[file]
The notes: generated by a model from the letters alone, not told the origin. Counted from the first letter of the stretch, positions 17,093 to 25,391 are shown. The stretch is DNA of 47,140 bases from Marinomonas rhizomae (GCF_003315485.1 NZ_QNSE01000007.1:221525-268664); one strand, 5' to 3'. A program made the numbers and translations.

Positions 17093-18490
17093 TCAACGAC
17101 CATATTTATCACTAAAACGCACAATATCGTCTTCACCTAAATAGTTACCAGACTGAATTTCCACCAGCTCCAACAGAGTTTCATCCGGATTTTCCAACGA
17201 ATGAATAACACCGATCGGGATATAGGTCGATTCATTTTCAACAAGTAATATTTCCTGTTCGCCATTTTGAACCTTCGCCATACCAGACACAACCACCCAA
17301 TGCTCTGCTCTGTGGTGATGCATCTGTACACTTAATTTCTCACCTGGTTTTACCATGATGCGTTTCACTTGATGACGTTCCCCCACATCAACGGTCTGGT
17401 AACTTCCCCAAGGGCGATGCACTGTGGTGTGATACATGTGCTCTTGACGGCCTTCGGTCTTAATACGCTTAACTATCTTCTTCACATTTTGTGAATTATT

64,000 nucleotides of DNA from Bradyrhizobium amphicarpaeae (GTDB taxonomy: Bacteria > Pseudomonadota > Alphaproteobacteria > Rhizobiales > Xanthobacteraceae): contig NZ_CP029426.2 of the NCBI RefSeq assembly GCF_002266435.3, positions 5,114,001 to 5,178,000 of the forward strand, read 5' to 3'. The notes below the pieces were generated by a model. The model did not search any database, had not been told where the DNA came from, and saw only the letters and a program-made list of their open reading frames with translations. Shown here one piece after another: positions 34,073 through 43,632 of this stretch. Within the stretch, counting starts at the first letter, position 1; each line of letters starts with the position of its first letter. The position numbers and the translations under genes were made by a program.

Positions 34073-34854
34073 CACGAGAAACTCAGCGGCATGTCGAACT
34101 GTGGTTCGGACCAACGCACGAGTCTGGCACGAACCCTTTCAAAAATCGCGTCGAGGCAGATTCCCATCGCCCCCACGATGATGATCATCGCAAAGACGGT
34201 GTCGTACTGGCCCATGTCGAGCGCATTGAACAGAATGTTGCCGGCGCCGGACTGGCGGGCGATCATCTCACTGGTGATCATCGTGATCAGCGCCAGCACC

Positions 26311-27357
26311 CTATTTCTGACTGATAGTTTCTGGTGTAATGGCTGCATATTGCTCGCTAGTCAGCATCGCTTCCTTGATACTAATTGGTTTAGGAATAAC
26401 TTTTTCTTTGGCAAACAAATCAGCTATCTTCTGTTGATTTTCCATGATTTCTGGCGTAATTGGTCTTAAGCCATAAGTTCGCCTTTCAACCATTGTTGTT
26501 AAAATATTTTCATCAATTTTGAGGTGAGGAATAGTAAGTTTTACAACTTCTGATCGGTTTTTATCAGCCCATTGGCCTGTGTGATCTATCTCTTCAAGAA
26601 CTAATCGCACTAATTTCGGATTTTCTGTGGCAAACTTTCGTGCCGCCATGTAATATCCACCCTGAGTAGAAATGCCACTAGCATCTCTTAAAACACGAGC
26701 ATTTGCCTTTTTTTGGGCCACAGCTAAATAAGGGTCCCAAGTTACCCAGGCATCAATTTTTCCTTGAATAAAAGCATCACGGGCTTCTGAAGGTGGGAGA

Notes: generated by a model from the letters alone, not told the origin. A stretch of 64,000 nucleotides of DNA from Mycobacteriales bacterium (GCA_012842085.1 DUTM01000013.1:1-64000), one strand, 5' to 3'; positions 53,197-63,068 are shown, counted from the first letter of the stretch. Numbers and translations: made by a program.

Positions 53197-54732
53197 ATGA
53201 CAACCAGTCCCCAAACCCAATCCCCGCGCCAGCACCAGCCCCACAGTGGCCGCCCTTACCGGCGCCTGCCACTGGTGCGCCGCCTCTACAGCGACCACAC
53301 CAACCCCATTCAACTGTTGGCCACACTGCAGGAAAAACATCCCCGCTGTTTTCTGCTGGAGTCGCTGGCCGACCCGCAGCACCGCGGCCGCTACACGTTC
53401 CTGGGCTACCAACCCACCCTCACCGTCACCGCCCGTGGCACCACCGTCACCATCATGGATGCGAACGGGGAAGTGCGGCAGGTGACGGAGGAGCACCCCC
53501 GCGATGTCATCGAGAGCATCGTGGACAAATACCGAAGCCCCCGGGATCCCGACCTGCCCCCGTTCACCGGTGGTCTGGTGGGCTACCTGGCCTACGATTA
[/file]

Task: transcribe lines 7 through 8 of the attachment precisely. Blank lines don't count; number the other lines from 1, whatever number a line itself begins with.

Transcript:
17401 AACTTCCCCAAGGGCGATGCACTGTGGTGTGATACATGTGCTCTTGACGGCCTTCGGTCTTAATACGCTTAACTATCTTCTTCACATTTTGTGAATTATT

64,000 nucleotides of DNA from Bradyrhizobium amphicarpaeae (GTDB taxonomy: Bacteria > Pseudomonadota > Alphaproteobacteria > Rhizobiales > Xanthobacteraceae): contig NZ_CP029426.2 of the NCBI RefSeq assembly GCF_002266435.3, positions 5,114,001 to 5,178,000 of the forward strand, read 5' to 3'. The notes below the pieces were generated by a model. The model did not search any database, had not been told where the DNA came from, and saw only the letters and a program-made list of their open reading frames with translations. Shown here one piece after another: positions 34,073 through 43,632 of this stretch. Within the stretch, counting starts at the first letter, position 1; each line of letters starts with the position of its first letter. The position numbers and the translations under genes were made by a program.